So between the companies who didn’t realize the genius they had before them and the economy, well to say the least, I have had it rough at times.  The thing is to keep getting back up when you get knocked down.

I don’t give up easy.

fire helmet
Image | Sandy Harris

I was sick for quite some time and finally, after years of “We don’t know what is wrong with you” and many tests and procedures I was diagnosed with Graves Disease.  That sounds pretty scary, and it is, especially if you don’t know what is wrong with you.  Most often you don’t care what the problem is, you just want to know so you can get on the road to recovery.  It has been 6 years since that diagnosis.  I have lost jobs because of it, and a husband to boot, but to be honest, blessings in disguise.

My son’s are grown now, one in Alaska and one in Florida, making stories of their own.  I decided to try to sell my photography online and set up my shop on Etsy.  My photographs are international as well as across our beautiful country, as are my fingerless gloves that I make.  I found myself unemployed and answered an ad on Craigslist.   Writer wanted… Why not I giggled to myself.  It never hurts to ask. Later that evening I received an email welcoming me aboard EDN as a freelance writer if I was still interested in the position.

I nearly came out of my skin!  Seriously?

I get to write and photograph my own stories!  Hello!  My two passions in life, all wrapped up into one package!  I didn’t know the first thing about being a writer, I only know I love to write.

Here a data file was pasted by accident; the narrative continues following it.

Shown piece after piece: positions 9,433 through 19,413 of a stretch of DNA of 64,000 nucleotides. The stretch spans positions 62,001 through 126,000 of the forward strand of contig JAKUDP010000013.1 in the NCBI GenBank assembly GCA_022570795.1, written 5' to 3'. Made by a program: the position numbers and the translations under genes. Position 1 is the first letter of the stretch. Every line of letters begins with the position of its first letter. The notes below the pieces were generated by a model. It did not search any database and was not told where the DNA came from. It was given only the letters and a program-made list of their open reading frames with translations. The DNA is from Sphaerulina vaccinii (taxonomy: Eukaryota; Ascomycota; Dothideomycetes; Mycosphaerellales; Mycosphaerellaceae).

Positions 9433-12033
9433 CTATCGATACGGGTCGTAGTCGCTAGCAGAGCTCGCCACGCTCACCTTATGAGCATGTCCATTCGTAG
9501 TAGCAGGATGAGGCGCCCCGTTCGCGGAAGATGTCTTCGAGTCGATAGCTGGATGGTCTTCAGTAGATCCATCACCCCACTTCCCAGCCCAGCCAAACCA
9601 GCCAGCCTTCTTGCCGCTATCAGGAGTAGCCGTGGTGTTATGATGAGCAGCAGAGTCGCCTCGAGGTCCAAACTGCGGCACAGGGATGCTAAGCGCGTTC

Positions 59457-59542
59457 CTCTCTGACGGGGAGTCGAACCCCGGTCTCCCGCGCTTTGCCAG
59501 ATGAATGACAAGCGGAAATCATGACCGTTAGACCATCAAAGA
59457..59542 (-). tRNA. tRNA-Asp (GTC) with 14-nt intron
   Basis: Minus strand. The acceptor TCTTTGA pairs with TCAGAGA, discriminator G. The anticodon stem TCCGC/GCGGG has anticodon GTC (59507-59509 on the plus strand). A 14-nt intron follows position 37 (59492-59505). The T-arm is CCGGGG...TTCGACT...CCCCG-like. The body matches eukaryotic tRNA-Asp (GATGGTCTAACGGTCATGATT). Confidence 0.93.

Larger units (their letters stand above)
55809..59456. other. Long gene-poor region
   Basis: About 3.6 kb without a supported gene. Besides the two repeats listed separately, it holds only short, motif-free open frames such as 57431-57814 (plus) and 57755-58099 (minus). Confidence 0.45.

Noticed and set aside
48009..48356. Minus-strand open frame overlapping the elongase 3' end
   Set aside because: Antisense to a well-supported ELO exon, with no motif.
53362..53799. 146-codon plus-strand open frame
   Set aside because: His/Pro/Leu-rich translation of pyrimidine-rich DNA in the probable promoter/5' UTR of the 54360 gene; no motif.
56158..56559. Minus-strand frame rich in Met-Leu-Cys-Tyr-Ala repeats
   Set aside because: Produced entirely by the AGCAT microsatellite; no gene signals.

I jumped on the first story that was available.  Steve Martin and The Steep Canyon Rangers.  When I agreed to cover this story, I had no idea who these people were, and I didn’t care.  I was going to give it every thing I had.  Yes, it was the Steve Martin!

steve martin
Steve Martin and The Steep Canyon Rangers Image | Sandy Harris

In the year since EDN took a chance on my dreams, I have interviewed famous people, I have had close calls with jet boats, I have learned how to drive a stick and I know more about Nutria than I ever imagined I could!  I have spent a day with the fire department and I have seen a man die.  I have been welcomed into peoples homes and I have gained great friendships.

I have written with wonderful and talented writers here on EDN, and I consider you all my family.  You have supported me and given me guidance and it is my privilege to write along side you.